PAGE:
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Treatment of HIV: A Guide For Patients and Doctors

Posted Aug 24 2008 1:49pm
ANNOUNCER: As the management of HIV evolves, several expert groups have developed treatment guidelines to help doctors and patients stay up to date. One set has been developed by the US department of health and human services.

EDWIN DeJESUS, MD: They cover anywhere from when to start a patient on antiretroviral therapy, what to start a patient on, when to switch that patient, what to switch the patient. So it covers a wide variety of aspects that are very important in the HIV treatment.

ANNOUNCER: To develop these guidelines, the government puts together a panel of HIV experts.

BRIAN BOYLE, MD: The DHHS committee meets and they evaluate the particular data that has been accumulated for the recommendations that they're considering. So, for example, when they consider when should patients be started on therapy, they look at the studies that have been done and they look at how patients have done when they've been started on therapy. And where it appears that patients benefit the most from starting therapy.

ANNOUNCER: "When to start therapy" is one of the most important topics.

BRIAN BOYLE, MD: The guidelines recommend that patients who have symptomatic HIV disease or a CD4 count less than 200 start therapy. The guidelines also recommend that patients be considered for therapy if their CD4 count is between 200 and 350 T-cells or if their viral load is greater than 55,000 copies.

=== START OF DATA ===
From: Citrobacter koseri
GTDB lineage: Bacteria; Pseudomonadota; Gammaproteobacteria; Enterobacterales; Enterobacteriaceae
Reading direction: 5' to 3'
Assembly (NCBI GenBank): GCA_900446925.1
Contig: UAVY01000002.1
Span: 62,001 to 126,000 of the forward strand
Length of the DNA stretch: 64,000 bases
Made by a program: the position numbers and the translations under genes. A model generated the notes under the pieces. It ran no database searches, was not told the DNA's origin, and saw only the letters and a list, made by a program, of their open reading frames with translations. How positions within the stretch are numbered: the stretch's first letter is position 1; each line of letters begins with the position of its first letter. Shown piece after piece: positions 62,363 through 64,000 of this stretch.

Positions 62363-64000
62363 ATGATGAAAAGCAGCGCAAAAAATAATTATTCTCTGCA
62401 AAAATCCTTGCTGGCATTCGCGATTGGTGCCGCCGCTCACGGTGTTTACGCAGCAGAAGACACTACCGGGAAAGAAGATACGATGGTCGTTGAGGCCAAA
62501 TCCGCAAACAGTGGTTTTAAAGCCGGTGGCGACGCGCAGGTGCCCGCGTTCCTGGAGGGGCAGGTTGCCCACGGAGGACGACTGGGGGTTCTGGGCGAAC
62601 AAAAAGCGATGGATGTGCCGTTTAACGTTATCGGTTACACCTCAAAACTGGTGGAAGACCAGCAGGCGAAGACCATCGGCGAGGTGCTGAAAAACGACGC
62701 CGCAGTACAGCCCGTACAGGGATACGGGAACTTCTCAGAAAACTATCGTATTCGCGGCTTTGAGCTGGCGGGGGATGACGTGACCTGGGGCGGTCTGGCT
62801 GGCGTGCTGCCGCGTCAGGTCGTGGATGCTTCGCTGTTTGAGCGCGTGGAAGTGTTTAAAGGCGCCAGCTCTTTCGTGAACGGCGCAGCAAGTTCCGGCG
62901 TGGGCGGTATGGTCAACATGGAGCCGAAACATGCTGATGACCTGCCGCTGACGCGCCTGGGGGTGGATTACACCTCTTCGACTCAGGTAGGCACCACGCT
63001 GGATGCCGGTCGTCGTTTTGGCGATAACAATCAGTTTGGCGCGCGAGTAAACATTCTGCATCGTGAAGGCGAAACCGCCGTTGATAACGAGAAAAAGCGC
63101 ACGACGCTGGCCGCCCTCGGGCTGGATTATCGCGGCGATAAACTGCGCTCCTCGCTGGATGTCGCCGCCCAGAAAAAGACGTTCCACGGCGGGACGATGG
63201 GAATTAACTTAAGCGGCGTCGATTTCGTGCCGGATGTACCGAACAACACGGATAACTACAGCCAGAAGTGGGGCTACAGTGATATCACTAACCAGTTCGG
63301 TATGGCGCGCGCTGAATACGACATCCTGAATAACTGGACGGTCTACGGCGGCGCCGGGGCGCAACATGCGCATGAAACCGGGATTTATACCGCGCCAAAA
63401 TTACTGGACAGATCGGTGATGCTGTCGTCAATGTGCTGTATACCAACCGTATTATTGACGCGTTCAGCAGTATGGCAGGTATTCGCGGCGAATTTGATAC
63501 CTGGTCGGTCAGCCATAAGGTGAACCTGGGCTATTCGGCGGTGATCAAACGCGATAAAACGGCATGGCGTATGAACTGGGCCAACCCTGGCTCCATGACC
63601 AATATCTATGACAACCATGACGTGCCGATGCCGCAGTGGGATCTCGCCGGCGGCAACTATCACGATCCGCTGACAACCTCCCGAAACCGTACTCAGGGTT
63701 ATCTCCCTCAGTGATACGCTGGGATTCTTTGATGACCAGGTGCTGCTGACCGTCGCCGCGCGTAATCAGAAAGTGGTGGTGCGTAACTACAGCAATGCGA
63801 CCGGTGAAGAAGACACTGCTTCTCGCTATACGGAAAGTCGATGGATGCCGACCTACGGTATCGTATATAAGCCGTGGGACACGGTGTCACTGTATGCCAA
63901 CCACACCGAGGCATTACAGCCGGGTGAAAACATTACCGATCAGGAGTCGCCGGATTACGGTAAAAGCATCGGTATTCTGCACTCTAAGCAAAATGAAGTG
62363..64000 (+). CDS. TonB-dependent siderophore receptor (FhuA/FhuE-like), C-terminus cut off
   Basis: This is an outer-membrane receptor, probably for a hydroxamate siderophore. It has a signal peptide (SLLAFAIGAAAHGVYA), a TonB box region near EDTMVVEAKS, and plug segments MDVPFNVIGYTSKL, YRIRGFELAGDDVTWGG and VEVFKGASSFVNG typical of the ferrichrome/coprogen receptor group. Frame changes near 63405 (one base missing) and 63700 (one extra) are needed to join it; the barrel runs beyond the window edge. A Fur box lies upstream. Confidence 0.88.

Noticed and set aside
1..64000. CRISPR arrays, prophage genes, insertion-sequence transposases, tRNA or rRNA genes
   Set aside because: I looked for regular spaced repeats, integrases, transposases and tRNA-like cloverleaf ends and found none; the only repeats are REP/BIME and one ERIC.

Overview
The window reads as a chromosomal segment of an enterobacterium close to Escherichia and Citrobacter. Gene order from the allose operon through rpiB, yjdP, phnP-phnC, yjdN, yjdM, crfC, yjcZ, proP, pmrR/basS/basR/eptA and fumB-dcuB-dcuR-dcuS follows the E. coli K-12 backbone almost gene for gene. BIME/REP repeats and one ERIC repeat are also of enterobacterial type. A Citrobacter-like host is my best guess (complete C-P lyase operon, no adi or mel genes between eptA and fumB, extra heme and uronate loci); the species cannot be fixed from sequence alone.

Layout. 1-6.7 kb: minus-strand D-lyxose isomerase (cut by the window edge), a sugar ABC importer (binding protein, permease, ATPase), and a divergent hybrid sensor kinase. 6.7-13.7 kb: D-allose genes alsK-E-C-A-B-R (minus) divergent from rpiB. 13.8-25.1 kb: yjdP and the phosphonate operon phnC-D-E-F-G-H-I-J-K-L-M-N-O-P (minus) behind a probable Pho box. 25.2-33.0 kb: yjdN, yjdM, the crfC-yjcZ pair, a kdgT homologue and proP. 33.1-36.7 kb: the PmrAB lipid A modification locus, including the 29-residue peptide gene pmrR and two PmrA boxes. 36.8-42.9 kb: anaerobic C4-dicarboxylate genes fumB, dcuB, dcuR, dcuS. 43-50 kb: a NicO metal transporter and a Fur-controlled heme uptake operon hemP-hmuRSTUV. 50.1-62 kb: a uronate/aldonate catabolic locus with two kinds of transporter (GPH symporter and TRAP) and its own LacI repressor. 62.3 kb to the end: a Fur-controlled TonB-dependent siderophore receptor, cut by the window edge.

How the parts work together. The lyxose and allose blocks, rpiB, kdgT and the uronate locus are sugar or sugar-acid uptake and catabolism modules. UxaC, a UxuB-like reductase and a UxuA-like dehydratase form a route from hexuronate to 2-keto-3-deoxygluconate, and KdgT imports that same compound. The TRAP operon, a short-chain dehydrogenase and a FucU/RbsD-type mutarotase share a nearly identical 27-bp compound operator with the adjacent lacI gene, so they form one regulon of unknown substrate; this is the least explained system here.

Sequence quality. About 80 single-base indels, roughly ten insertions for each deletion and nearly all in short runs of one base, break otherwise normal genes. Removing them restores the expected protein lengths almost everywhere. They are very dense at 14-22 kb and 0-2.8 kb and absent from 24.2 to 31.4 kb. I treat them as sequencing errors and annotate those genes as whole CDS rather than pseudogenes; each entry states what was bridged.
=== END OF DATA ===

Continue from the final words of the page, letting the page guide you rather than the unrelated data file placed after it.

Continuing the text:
ANNOUNCER: The guidelines also make specific recommendations on what antiretroviral medicines to use and in what combinations.

BRIAN BOYLE, MD: There are two different classes of drugs under the DHHS guidelines. There are the strongly recommended drugs and there are the alternative drugs.

EDWIN DeJESUS, MD: The guidelines currently recommend the use of a non-nucleoside or a protease inhibitor in combination with two nucleosides. The non-nucleoside strongly recommended is Sustiva in combination with Epivir and AZT, Epivir and Viread or Zerit and Epivir. The protease inhibitors are Kaletra in combination with Epivir and either Zerit or AZT.

BRIAN BOYLE, MD: The alternative drugs could also be considered under certain circumstances. But the data supporting their use is not as strong as the drugs in the strongly recommended category.

ANNOUNCER: But research is constantly leading to new drugs and to new clinical practices.

EDWIN DeJESUS, MD: Unfortunately, by the time that the guideline becomes available, some new information is also available that, to some extent, may contradict some of the recommendations.

ANNOUNCER: To make sure the guidelines reflect the newest information, they are frequently reviewed.

BRIAN BOYLE, MD: The guidelines are constantly updated and they're updated because things change and things can change very rapidly. And so, at each conference, new data are presented and hopefully, over the years, new drugs are approved. And so, as that happens, the guidelines need to be revised to reflect that.

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